HC Deb 20 October 2003 vol 411 cc358-60
5. Mr. Peter Viggers (Gosport)

What proportion of pensioners are eligible for means-tested benefits. [132605]

The Minister for Pensions (Malcolm Wicks)

Pension credit has removed the old weekly and intrusive means test. Instead, most pensioners aged 65 and over will have their award fixed for five years and only have to tell us about major changes in their circumstances. About half of all pensioner households will be eligible for pension credit and other income-related benefits, standing to gain £400 a year on average. Already, more than 1.1 million pensioner households on the credit will receive more money than they did before.

Mr. Viggers

With a firm of actuaries calculating that a couple would need to save £180,000 to float free from means-tested benefits, what advice does the Minister have to give to young couples on modest means who are planning for their retirement?

Malcolm Wicks

The example presented by the shadow Secretary of State was specific, very long-term and assumed that the couple were not owner-occupiers, which would not be typical of elderly households, so I dispute its usefulness. In the here and now, large numbers of people in Gosport—and, indeed, Kettering—stand to benefit from pension credit. I am pleased to inform the hon. Gentleman that 70 of his constituents attended a recent advice session in the Gosport bingo hall, which I am sure he is very familiar with, and they were given very good advice. Already, people in Gosport are benefiting from pension credit. Let us focus on that.

Mr. Frank Roy (Motherwell and Wishaw)

My hon. Friend supports total uptake in the pension credit system, but will he look into the fact that pensioners are not allowed to go into the Pension Service building in Motherwell to meet the staff face to face to discuss their claims?

Malcolm Wicks

We are very concerned—hon. Members' advice will be most welcome—to reach all elderly people who might be eligible for pension credit. That is why we have a number of advice surgeries in my hon. Friend's constituency and in all constituencies. There is also a telephone line, a freephone line, and we are arranging many home visits, but I should like to talk to my hon. Friend to get his advice on how to make pension credit even more accessible in his constituency.

Mr. David Willetts (Havant)

I was very disappointed that the Minister did not accept the estimate by an independent firm of actuaries that a couple would need to save £180,000 during their working lives to secure enough income to keep them off means-tested benefits when they retire, but if he does not agree with that figure, could he tell the House what his estimate is?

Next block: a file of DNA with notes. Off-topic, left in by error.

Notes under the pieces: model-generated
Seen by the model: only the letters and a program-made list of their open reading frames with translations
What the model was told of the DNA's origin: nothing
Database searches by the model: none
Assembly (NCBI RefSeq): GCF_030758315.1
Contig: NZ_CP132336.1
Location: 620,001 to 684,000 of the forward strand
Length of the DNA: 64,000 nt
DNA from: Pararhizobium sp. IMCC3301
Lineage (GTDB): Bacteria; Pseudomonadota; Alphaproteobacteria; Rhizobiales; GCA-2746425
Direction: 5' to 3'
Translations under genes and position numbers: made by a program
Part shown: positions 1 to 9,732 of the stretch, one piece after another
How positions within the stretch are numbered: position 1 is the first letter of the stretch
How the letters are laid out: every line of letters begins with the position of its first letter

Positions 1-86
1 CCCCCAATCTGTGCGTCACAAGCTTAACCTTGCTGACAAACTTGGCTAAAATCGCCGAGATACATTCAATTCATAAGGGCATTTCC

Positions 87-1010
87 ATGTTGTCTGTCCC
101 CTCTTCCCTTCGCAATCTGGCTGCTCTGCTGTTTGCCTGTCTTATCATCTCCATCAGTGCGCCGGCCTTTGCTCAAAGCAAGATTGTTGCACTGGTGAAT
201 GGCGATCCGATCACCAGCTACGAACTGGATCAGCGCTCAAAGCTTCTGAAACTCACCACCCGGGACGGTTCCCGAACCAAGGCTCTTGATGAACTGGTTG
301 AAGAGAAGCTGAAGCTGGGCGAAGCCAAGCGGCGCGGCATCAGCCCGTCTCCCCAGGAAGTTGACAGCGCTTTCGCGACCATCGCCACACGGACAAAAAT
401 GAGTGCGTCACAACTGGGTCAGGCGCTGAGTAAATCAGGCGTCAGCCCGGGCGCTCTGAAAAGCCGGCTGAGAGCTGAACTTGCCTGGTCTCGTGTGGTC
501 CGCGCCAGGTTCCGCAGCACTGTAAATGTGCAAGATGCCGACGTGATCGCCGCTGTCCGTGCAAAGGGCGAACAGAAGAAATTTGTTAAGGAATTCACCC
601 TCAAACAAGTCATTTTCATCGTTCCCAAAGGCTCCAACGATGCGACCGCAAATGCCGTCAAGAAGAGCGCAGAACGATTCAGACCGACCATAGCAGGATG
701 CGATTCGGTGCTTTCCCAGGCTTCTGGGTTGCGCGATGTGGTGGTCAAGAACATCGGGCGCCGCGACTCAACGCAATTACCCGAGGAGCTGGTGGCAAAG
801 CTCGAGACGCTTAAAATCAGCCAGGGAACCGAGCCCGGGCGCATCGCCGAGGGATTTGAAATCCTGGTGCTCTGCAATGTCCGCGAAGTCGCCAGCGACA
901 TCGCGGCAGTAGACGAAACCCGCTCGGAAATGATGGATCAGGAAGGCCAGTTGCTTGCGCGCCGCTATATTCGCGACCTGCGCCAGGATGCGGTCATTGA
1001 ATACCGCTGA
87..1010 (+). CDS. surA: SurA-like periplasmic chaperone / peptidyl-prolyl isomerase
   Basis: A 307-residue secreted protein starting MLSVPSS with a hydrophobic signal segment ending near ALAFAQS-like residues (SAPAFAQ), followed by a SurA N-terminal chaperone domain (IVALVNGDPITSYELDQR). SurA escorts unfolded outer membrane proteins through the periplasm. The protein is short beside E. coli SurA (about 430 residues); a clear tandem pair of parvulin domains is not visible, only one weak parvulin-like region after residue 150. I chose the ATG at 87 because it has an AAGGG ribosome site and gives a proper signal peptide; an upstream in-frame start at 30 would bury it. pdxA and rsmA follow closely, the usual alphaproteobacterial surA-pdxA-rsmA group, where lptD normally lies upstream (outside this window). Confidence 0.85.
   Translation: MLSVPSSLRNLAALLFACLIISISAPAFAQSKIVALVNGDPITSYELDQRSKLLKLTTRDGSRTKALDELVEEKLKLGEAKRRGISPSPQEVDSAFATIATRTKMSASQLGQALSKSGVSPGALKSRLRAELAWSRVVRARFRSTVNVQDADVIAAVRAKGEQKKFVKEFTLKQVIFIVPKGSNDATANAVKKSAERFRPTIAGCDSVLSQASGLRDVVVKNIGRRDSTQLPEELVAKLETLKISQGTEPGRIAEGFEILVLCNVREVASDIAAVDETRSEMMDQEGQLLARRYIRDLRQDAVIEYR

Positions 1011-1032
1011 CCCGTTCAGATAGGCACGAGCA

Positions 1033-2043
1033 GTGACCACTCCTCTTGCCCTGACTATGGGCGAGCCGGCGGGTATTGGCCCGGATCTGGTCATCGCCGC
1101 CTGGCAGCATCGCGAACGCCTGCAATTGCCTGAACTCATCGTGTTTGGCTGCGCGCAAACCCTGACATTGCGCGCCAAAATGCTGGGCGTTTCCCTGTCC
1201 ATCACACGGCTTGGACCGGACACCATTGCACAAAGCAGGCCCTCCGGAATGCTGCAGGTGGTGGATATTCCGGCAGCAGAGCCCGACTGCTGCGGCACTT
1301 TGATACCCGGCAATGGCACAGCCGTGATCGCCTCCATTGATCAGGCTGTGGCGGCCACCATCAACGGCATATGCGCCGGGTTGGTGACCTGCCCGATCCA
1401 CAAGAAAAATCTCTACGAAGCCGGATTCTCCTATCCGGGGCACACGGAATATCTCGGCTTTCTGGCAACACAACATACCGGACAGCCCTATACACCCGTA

Malcolm Wicks

May I say that I have a report that Mercer actuary Deborah Cooper, who did the calculation, says that reports that people should save £180,000 or not bother at all are misleading"? It would help the House if we had studies that were not only accurate but helped us in the discussion. Under the last Conservative Government, there was no incentive for savings: there was a penalty knocking off any savings or occupational pension pound for pound. Why does not the hon. Gentleman welcome the fact that at long last pension credit rewards savings and does not penalise them?

Mr. Willetts

Why does the Minister not give a simple answer to a simple question? All that Members of the House and the entire savings industry want to know is how much people need to have saved to build up a sum of money sufficient to float them off means-tested benefits. That is the sum needed to be confident that one has not mis-sold a pension. If the Minister does not accept the figure produced by Mercer, he owes the House an account of what his estimate is.

Malcolm Wicks

The hon. Gentleman's problem seems to be that Mercer may not accept the example that he cites. He asked for simple estimates, but he is being simplistic. What the figure might be depends on a wide range of assumptions, but bringing forward a figure that is in denial of owner-occupation, which is the common experience of pensioners, is not at all helpful. Pension credit is a major advance in recognising savings in this country.